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surfboard from 2x6 and plywood

Huck's picture

could I build one of these out of wood?...


(post #178769, reply #1 of 61)

my blueprint



(post #178769, reply #2 of 61)

cut my rail pieces



(post #178769, reply #3 of 61)

glued and clamped



(post #178769, reply #4 of 61)

cut the "rocker" curve on the bottom of the rail



(post #178769, reply #5 of 61)

add some fish bones



(post #178769, reply #6 of 61)

gonna need some custom surfboard sawhorses!



(post #178769, reply #7 of 61)

ribs from 1/8" plywood



(post #178769, reply #8 of 61)

I-beam construction site



(post #178769, reply #9 of 61)

always need more clamps!



(post #178769, reply #10 of 61)

love that flexible pull-saw for cutting curves!



(post #178769, reply #11 of 61)

starting to look something like...



(post #178769, reply #12 of 61)

running underlayment across those joists



(post #178769, reply #13 of 61)

the bottom is covered



(post #178769, reply #14 of 61)

(post #178769, reply #15 of 61)

the top still needs some work!  (that's as far as I got so far)



(post #178769, reply #16 of 61)

Neal,

Very nicely done!
Thanx for sharing.

Chuck S

live, work, build, ...better with wood
live, work, build, ...better with wood

(post #178769, reply #28 of 61)

Very nice, reminds my of my cedar strip kayak. How will you finish her. Will look to see your finished weight. Bet nobody cuts you off !

(post #178769, reply #32 of 61)

As a person who spent almost too much time on a board in my youth, I completely understand your motivation. I have been reading Wooden Boat magazine a lot lately and drooling over many of the plans, but they need to see this, they will probably appreciate it.
Very nice work, I hope you will be brave enough to put it in the water and make it sing.

(post #178769, reply #27 of 61)

So you're using pine? Any idea what the ancient Hawaiians used?

(post #178769, reply #35 of 61)

So you're using pine? Any idea what the ancient Hawaiians used?

I'm using redwood, fir, mahogany, cedar, poplar, and 1/8" oak veneer plywood.  The ancient Hawaiians used koa (Hawaiian acacia), ulu (breadfruit), and (only if you were royalty would you be allowed to use) wiliwili, the lightest and best wood.


(post #178769, reply #36 of 61)

Thanks all for the kind words of encouragement!  My wife thinks I've gone nuts.



(post #178769, reply #37 of 61)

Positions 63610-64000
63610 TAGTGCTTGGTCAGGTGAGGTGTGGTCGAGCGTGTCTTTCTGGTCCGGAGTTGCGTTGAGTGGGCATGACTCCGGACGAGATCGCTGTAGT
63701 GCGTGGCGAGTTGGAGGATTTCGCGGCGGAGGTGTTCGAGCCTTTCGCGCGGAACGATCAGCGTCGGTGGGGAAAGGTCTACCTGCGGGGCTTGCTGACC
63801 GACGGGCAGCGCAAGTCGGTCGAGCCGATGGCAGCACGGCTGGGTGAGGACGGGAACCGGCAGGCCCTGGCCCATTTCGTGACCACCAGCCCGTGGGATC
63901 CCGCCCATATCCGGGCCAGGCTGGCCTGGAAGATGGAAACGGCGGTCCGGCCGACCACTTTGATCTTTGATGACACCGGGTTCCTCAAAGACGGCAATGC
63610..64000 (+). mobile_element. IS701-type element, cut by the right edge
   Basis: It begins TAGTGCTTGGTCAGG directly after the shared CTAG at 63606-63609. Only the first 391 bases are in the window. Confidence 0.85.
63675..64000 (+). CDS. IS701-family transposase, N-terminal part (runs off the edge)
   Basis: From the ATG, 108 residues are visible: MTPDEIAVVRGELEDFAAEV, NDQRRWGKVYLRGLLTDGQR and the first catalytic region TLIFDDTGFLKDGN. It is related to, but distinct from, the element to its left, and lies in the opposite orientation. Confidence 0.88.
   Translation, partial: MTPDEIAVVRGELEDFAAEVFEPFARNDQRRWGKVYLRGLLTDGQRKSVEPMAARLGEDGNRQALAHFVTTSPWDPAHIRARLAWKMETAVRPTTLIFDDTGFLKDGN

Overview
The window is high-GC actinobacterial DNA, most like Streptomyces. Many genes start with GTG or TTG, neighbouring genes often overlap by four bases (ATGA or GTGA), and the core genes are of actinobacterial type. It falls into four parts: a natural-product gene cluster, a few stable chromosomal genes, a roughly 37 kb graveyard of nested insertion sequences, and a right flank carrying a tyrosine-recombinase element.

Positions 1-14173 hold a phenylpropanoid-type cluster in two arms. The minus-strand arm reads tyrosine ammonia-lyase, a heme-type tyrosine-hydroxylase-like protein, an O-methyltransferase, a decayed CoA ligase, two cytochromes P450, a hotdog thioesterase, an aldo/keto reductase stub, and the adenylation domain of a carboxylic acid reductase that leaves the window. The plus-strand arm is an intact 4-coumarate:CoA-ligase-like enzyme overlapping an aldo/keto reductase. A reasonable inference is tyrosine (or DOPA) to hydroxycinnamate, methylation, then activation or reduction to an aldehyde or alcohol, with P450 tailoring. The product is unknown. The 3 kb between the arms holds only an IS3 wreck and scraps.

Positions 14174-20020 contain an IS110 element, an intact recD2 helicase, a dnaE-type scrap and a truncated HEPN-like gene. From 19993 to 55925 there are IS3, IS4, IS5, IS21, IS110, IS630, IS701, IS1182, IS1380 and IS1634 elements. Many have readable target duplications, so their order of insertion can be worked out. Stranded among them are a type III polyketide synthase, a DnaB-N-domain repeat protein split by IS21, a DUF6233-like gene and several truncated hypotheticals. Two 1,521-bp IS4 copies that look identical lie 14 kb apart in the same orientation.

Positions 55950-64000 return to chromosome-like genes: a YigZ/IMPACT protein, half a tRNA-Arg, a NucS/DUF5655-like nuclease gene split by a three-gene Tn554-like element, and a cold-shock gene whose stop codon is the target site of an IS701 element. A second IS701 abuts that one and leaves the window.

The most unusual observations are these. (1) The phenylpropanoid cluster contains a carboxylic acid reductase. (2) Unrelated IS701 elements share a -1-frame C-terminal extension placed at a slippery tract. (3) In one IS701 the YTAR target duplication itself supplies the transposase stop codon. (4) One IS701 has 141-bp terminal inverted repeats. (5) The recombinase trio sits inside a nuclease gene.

That is awesome.  Those pics better find their way into your client portfolio.


Follow your bliss.

(post #178769, reply #38 of 61)

Hey Huck,


Not bad goin for a Chippie :-) (Aussie slang for Carpenter)


Just wondering if you're using epoxy for the joints? You could have used smaller cross section in the side rails to make it lighter; yet still strong enough. Interestingly most amateur boats end up way to heavy because well meaning newbies 'beef it up' a little- Just in case. The enemy of performance of any watercraft is weight. 


I'm sure you'll have a ball... if nothing else you'll surely be the envy of all the beach dudes.


I would only say that the big risk is 'once bitten-forever smitten' and by that I mean it's a highly addictive activity to build a boat...


It's like Minties- can you really stop at one?


Cheers,


Andrew

(post #178769, reply #44 of 61)

That's really beautiful.  This is one of the top (if not the top) project of the year for the Gallery!  Can't wait to finished product.

 


 

 

(post #178769, reply #17 of 61)

Nice work, but why?

"Put your creed in your deed."   Emerson


"When asked if you can do something, tell'em "Why certainly I can", then get busy and find a way to do it."  T. Roosevelt

"Put your creed in your deed."   Emerson

"When asked if you can do something, tell'em "Why certainly I can", then get busy and find a way to do it."  T. Roosevelt

(post #178769, reply #18 of 61)

very nice...reminds me of a wood strip kayak I built years back..Great job dude.

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(post #178769, reply #26 of 61)

But, why not?


Mike


Insert initially amusing but ultimately annoying catch phrase here.
Insert initially amusing but ultimately annoying catch phrase here.

(post #178769, reply #29 of 61)

The skills required to make something as complex as this are transferable.

(post #178769, reply #19 of 61)

Nice work. Can't wait to see the carrying case.


Runnerguy

(post #178769, reply #20 of 61)

That's freakin' gorgeous!  Too bad the skin can't be vacuum-formed acrylic so you can see the inner structure.


Forrest